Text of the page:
Whether you’re an adult child concerned about an aging parent or growing concerned about your own social isolation, recognizing the signs and symptoms is often the first step to be taken to protect yourself.
Sadly, isolation for senior citizens is a relatively common issue. It’s something that family members and the senior should pay attention to. Family members can play a crucial role in supporting an elderly loved one by being aware of the risks and signals of isolation and by stepping in to help with transportation.
Here are several tips that can help avoid social isolation:
- Make sure that a loved one who has maintained church attendance continues to do so by identifying carpool opportunities or making other transportation available
- Keep neighbors in the loop for regular check-ins and encourage weekly or regular social gatherings or meals.
- Attend regular vision and hearing tests, as many seniors may be avoiding social interaction due to embarrassment about being able to see or hear properly. Making these tests easily accessible with transportation can be very helpful for a loved one.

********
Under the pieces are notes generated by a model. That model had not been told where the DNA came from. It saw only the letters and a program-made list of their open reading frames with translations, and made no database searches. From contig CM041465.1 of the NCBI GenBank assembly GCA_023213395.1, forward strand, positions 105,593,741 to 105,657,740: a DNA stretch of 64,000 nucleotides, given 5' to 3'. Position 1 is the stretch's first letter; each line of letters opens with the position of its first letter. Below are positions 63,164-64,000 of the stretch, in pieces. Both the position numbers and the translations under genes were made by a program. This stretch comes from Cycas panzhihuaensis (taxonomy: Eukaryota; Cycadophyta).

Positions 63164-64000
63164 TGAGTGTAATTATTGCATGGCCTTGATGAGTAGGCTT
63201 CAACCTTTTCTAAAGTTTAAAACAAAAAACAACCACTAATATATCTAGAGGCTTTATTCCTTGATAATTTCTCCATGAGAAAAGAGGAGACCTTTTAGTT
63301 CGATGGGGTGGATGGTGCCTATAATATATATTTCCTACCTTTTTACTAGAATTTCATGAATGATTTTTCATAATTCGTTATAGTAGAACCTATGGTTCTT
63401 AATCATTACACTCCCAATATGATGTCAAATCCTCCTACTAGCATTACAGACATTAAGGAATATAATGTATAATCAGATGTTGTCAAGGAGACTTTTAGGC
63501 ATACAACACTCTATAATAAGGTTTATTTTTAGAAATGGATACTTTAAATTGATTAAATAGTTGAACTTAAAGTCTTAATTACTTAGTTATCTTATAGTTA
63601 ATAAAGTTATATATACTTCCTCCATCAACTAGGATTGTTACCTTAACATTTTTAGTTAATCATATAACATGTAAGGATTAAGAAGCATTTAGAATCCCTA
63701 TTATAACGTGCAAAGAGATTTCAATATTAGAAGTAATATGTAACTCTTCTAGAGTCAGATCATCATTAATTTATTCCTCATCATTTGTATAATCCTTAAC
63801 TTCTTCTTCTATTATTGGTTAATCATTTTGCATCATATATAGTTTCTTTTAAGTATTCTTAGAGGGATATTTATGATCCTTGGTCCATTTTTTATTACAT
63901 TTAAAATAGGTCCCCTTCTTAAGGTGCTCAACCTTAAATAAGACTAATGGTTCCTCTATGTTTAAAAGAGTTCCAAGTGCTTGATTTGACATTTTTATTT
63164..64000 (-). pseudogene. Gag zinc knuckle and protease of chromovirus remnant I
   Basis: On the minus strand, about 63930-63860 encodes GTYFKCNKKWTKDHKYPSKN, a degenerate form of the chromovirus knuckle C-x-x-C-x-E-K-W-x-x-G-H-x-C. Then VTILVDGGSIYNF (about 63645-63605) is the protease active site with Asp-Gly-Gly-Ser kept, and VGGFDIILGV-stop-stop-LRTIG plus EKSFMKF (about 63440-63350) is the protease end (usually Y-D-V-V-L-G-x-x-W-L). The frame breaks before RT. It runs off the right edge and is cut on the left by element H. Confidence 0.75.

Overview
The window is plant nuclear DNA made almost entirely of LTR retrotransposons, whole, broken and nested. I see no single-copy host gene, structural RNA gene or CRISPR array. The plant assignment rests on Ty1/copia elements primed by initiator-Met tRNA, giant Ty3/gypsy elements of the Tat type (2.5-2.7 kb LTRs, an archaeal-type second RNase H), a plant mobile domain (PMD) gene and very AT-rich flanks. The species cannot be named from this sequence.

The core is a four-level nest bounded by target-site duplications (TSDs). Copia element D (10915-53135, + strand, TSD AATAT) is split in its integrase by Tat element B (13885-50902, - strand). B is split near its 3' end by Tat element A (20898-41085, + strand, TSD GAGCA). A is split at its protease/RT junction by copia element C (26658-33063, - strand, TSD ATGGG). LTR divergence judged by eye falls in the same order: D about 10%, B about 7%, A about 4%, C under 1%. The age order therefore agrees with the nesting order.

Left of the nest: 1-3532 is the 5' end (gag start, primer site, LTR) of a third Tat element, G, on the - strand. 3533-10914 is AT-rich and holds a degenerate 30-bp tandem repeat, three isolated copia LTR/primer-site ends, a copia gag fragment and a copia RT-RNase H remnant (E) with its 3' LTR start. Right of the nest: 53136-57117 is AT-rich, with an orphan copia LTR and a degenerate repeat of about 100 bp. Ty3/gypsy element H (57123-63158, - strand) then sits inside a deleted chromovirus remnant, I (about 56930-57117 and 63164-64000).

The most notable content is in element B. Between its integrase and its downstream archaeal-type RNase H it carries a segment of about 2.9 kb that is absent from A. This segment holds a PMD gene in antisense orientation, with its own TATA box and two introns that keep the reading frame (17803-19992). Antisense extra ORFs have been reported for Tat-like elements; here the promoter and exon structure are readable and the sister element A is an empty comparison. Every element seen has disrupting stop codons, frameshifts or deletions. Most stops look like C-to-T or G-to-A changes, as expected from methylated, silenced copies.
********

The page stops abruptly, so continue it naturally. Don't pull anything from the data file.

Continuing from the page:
- Plan regular family interactions that include the elderly loved one. A weekly check-in or Sunday night dinner can give a senior something to look forward to and it’s a chance for family members to monitor health and nutrition issues in the elderly loved one.
Social isolation, when ignored, could lead to anxiety and depression. It can also amplify the impacts of cognitive and other healthcare issues.
If you’re concerned about an elderly loved one and want to ensure that he or she has properly planned for the future, consult with an experienced elder law attorney.
Your area Council on Aging might also offer programs to assist with these issues and some even offer free or reduced transportation. The following resources may be a great place to start: